Carnivals and amusement parks have always fascinated me, and it's because of their duality . A carnival during the day is bright and ch...

The Getaway

Carnivals and amusement parks have always fascinated me, and it's because of their duality. A carnival during the day is bright and cheerful, filled with kids, but at night it's lit up for the adults, and can often be dark and seedy with beer tents, and in the olden days - "cooch shows". Freaks, geeks, and fortune tellers were just a small part of the sordid goings-on. I've watched Carnivale, Freaks, Nightmare Alley, and read Geek Love by Katherine Dunn (btw it is super f*cked up. It's one of the few books I own, AND have read at least twice. What can I say? I like f'ed up stories.)

There are giant amusement park rides filled with life - people, sights, sounds, and smells in their heyday, compared to empty amusement parks left to rot. i.e. one of the many is Chernobyl's Pripyat Amusement Park. I can watch urban explorer footage and pictures of abandoned amusement parks for hours. 

I've been to Cedar Point, Six Flags, the Erie County Fair, Universal Studios, but the king is Walt Disney World. It's a place created to be "the happiest place on earth" and it truly is a world in itself, with a huge amount of staff scrambling to make every visitor's experience perfect. They work in underground tunnels, running everything as smoothly as possible, like the "haves" above ground and "have-nots" below. This brings me to my book review of The Getaway by Lamar Giles. He's known for kids and young adult books but has written some thrillers too, and I'd categorize The Getaway under horror.

***Mostly spoiler free review***

It's the story of a place in the not too distant future similar to Disney called Karloff Country. Although it's even more excessive with its own energy grid, food production, and community. It's located in Virginia, since global warming has destroyed the coastlines. The book follows four high school students that live on the premises. Their lifestyle feels safe for a few years until it's not. Outside the walls of their sheltered commune, are food shortages causing riots, capital uprisings and more. Karloff Country goes into lockdown. The elite trustees are the ones trying to make Karloff their perfect refuge to hide from the chaos in the outside world. They move in to their mansions on the grounds, furthering the great divide of the rich people with abundance, and those living without food outside. The creator of the amusement park wanted the apocalypse to happen, so he could start fresh and make everything "better" only it devolves into chaos and spins out of control.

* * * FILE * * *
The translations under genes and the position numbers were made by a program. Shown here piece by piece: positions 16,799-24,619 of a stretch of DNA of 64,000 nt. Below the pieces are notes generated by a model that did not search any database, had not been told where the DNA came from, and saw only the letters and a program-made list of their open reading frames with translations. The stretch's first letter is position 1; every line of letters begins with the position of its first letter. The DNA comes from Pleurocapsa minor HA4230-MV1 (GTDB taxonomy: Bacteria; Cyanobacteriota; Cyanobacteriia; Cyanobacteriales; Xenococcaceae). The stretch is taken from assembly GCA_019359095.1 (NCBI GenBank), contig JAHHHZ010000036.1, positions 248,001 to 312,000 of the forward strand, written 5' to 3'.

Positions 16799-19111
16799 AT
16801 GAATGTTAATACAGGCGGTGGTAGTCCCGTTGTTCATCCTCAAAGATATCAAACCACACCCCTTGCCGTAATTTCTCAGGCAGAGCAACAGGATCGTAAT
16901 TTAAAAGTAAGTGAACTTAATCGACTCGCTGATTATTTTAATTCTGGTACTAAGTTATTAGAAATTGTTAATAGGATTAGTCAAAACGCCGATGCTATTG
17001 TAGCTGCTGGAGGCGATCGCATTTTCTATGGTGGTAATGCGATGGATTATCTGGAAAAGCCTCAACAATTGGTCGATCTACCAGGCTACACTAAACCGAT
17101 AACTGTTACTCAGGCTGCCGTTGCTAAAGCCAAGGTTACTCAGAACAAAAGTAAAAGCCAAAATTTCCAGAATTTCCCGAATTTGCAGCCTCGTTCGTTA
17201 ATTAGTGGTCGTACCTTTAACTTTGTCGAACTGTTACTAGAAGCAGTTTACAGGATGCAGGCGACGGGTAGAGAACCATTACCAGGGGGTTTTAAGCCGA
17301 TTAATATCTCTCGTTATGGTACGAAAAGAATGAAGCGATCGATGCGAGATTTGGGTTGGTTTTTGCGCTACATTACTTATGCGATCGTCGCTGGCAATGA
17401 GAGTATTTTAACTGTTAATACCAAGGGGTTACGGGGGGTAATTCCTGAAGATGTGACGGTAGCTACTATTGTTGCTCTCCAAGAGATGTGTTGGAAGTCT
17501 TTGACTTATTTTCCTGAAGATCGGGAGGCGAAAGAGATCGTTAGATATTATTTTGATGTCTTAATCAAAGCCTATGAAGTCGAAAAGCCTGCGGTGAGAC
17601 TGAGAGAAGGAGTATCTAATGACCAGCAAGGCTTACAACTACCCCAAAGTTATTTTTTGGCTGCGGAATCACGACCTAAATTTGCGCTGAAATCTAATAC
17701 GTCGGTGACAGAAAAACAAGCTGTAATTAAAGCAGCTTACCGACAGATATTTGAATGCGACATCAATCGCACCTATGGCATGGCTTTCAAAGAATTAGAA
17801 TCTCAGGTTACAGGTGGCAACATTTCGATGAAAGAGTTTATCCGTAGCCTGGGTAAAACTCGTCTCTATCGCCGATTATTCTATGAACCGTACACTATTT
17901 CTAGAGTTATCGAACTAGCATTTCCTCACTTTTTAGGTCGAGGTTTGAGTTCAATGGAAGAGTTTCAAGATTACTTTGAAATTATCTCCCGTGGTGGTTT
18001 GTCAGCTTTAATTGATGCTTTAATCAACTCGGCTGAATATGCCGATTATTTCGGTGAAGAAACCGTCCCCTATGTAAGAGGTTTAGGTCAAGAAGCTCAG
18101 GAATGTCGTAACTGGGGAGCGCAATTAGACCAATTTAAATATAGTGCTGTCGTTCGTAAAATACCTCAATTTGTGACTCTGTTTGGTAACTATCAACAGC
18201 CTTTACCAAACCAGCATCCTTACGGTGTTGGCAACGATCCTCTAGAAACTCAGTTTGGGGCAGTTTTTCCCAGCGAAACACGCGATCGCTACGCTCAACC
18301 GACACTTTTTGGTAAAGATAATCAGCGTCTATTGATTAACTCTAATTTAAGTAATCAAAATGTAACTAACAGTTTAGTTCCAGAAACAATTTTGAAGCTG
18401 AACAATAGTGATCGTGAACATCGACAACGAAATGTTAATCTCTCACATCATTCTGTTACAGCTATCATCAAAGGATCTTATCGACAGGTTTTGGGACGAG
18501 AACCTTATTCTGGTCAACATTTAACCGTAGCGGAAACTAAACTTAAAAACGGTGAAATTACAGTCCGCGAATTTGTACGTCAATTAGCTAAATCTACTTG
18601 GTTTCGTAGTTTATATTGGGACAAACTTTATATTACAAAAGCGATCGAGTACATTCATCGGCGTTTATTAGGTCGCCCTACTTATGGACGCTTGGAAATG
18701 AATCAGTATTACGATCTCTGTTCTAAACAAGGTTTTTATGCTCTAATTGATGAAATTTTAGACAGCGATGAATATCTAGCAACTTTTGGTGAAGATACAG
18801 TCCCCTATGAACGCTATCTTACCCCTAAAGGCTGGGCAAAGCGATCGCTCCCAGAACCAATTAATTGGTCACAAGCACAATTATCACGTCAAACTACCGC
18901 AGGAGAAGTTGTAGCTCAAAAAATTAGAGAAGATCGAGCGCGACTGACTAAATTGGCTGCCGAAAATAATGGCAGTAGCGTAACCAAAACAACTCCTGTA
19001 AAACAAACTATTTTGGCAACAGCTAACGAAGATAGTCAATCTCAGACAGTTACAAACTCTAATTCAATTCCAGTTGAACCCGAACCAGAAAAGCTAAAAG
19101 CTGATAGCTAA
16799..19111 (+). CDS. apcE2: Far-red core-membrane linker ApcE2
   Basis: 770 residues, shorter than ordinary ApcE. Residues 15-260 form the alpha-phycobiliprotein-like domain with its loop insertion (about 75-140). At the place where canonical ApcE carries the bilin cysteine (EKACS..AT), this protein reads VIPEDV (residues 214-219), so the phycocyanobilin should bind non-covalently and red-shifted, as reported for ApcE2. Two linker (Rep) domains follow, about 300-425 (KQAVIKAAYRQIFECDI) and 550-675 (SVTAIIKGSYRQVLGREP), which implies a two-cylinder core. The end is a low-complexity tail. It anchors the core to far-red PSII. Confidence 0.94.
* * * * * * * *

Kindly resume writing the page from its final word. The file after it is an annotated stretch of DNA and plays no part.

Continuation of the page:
I couldn't put this book down. Just when you think the most horrific thing happens, there's more! It's written perfectly with short chapters, and some are titled after the characters indicating that they are the voice of those chapters to give you a well-rounded and clear perspective of the narrative. The characters are relatable and likeable. Giles writes black teenagers with expertise. Between chapters are snippets of marketing and ads for Karloff Country to give the story context and history. This book is timely, jarring, and there's even a reference to The Lost Boys, how could I not love this book? 

If you like Jordan Peele and his movie Get Out, you'll like this. It has a similar vibe and I can't recommend it enough.